Building a Slider

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In this video, we will be building a slider.

building a slider

A slider may seem simple, but once you dive into it, it starts to get pretty complex. We will build the basics of the slider together and then you can feel free to add any functionality you want to it.

Similarly to the last lesson, we will be writing everything in the same JavaScript file, and then later we will revisit this exercise and refactor it twice to use prototypes and classes.

We have 2 sliders on the page, so we can be sure that our code can be used more than once on the same page.

If we look at the HTML structure of the slider within the element tab of the dev tools, you will see that we have all 20 slides. Now as we hit the next button and previous buttons, the classes are actually changing on the sliders depending on what button you press.

changing slides on the click on previous or next button

In this lesson we will use SASS, just to demonstrate that it is possible. Wes will show us how to get that up and running.

We are starting with the CSS shown below.

.slide {
  position: absolute;
  background: var(--pink);
  height: 100%;
  width: 100%;
  display: grid;
  align-content: center;
  justify-content: center;
  color: white;
  font-size: 100px;
  font-family: sans-serif;
  border: 5px solid white;
  transition: all .25s;
  transform: translateX(-200%);
}

The slide class positions the slide absolutely, using display: grid. Then we take the slides and put them off the screen like so πŸ‘‡

.slide.prev {
  z-index: 10;
  transform: translateX(-100%);
}

.slide.current {
  z-index: 10;
  transform: translateX(0);
}

.slide.next {
  z-index: 10;
  transform: translateX(100%);
}

Our current slide has translateX(0), which puts it in the middle. As we modify the value that we pass to translateX, you will see the slide is moving.

translating a slide on X-axis

By translating something 100%, we are essentially just putting it outside the slides div and we have an overflow:hidden on it so you cannot see what is outside of it.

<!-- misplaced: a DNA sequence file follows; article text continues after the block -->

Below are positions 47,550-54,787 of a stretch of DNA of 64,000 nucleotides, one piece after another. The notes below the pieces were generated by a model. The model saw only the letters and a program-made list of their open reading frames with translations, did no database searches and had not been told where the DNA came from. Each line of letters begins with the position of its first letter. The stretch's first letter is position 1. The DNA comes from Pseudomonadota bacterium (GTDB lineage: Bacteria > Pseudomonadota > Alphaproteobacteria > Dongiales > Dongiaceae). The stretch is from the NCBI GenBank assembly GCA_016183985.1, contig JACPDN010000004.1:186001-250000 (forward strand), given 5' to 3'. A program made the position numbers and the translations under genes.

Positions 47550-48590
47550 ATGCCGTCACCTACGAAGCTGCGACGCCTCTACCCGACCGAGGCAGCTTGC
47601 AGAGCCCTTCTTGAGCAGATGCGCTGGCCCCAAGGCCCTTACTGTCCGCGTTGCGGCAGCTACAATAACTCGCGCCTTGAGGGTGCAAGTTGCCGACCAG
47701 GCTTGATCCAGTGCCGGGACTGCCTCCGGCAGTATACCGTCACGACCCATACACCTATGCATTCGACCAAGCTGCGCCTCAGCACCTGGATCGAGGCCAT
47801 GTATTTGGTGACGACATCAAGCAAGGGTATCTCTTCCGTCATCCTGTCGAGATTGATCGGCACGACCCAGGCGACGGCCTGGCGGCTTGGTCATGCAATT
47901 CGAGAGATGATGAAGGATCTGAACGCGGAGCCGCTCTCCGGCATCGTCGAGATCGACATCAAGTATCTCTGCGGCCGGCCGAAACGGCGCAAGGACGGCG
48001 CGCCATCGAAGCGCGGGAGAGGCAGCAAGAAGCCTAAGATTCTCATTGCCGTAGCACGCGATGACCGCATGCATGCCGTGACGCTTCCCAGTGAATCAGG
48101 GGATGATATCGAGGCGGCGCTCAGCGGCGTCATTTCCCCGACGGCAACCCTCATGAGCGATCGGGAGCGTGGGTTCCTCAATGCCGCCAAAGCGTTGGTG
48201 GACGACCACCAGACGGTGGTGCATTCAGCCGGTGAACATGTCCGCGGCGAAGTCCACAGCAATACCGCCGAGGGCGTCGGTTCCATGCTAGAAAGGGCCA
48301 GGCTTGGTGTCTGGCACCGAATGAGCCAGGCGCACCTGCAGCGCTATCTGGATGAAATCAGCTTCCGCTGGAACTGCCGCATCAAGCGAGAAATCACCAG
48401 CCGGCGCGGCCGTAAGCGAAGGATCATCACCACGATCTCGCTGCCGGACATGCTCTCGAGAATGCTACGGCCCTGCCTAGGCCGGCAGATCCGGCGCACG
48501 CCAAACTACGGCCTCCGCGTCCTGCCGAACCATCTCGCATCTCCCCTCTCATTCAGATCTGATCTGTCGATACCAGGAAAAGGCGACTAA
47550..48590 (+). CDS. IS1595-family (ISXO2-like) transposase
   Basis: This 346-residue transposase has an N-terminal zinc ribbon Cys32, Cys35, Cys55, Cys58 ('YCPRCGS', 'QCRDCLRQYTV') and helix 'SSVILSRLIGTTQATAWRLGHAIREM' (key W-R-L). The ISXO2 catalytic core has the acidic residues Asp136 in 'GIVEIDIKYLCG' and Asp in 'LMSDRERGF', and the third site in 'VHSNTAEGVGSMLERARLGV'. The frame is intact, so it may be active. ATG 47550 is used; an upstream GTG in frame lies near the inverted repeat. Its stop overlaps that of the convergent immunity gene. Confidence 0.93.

Have the previous, current and next slide on translateX -100, 0 and then 100% makes for that animation. Wes has added a transition on the animation to make it look smooth.

Back to the SASS, in the SASS file we aren't actually using any special SASS syntax, so you could change the file extension to .css and it would work. However, Wes wanted to demonstrate that the Parcel bundler is able to recognize a SASS file if you add it via a stylesheet tag.

parcel bundler recognize sass files

The Parcel bundler detects that the file is a .scss extension and it will compile it SASS for us before it puts it into the browser.

Let's get started. Navigate in our terminal to the exercises/59 - Slider folder. Run npm install once you are in that directory.

While that installs, open up the package.json file and take a look.

package.json file

You will notice that we have 2 dev dependencies, one for Sass and one for Parcel. When we type npm start, that will run the parcel index.html command.

adding start script in package.json

You should see the server is running on a specific port indicated in your terminal. Nothing should be happening on the page because haven't added any JavaScript yet.

Our JavaScript file lives in the src directory of our current exercise folder. Putting scripts in a src or lib folder is a pretty common thing to do. There is nothing special there, it's just a way to organize your files.

Let's start writing some code. Create a function called Slider which will take in an argument, slider which will be the reference to the slider element that was passed as an argument.

(Sometimes you will see people naming elements with an "El" at the end, just to specify that it is an element, but we won't do that.)

Let's create 2 variables, one for each of the sliders we have on the page.

function Slider(slider) {

}
const mySlider = Slider(document.querySelector('.slider'));
const dogSlider = Slider(document.querySelector('.dog-slider'));

Within the slider function, add a check for whether someone has passed a slider in or not.

if (!slider) {
  throw new Error('No slider passed in');
}